Studies in Mark 6:14-20: John's Rebuke of Herod's Sin

Mark 6:14-20
“And king Herod heard thereof; for his name had become known1: and he said, John the Baptist is risen from the dead, and therefore do these powers work in him2. But others said, It is Elijah. And others said, It is a prophet, even as one of the prophets. But Herod, when he heard thereof, said, John, whom I beheaded, he is risen. For Herod himself had sent forth and laid hold upon John, and bound him in prison for the sake of Herodias, his brother Philip's wife; for he had married her. For John said unto Herod, It is not lawful for thee to have thy brother's wife. And Herodias set herself against him3, and desired to kill him; and she could not; for Herod feared John, knowing that he was a righteous man and a holy, and kept him safe4. And when he heard him, he was much perplexed; and he heard him gladly5“ (6:14-20, R.V.).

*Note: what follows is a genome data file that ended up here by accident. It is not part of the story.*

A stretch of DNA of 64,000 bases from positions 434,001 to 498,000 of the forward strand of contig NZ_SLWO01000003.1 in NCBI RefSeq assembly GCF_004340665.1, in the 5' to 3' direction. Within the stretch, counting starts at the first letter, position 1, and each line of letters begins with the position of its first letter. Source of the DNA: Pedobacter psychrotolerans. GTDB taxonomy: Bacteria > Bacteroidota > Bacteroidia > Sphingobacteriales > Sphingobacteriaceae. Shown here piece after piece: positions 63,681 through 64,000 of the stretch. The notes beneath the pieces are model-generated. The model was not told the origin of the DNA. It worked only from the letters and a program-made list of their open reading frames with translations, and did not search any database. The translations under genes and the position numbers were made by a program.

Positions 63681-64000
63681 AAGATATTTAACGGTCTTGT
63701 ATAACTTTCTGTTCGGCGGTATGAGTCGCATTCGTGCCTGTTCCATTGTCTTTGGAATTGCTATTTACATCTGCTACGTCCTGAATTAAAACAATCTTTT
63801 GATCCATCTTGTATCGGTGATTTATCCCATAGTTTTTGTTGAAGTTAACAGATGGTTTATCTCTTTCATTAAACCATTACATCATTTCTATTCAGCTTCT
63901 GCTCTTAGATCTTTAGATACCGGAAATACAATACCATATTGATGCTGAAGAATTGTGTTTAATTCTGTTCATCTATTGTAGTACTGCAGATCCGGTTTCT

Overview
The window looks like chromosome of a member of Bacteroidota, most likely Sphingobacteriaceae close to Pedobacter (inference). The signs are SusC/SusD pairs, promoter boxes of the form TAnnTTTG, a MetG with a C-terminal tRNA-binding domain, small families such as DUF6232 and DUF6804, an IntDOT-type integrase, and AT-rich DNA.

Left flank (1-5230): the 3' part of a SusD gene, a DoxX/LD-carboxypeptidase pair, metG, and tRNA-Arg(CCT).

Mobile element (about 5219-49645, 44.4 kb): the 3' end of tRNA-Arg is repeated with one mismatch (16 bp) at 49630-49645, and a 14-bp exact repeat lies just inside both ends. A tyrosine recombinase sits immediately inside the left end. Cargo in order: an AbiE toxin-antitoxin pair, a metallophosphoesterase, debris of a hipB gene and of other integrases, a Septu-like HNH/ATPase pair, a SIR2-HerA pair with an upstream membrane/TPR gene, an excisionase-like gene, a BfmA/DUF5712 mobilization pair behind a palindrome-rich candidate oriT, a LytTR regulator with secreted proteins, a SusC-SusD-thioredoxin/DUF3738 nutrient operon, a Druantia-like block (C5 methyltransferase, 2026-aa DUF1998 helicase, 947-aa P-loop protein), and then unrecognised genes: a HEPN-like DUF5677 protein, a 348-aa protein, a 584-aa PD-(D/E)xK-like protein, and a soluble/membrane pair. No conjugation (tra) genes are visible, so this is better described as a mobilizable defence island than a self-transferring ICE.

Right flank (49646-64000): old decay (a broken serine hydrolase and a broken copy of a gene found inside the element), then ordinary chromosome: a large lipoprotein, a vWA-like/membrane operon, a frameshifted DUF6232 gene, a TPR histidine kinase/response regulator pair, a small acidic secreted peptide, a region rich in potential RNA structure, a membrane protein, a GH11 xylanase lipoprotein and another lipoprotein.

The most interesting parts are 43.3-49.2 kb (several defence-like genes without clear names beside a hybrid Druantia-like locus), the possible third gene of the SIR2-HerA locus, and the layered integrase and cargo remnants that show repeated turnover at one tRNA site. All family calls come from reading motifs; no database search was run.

The activities of the Lord Himself and the separate testimonies of His apostles at this period reached the ears of king Herod. The name of Jehovah's Servant was becoming famous through His own mighty works, and now through the labors of His servants. Herod did not know Jesus of Nazareth, but his memory was full of John the Baptist, for he had but recently pronounced the cruel sentence of his execution. And when tidings came of one who was working the works of God in Galilee, he could only think of the righteous and holy prophet who had been as the mouth of God to him.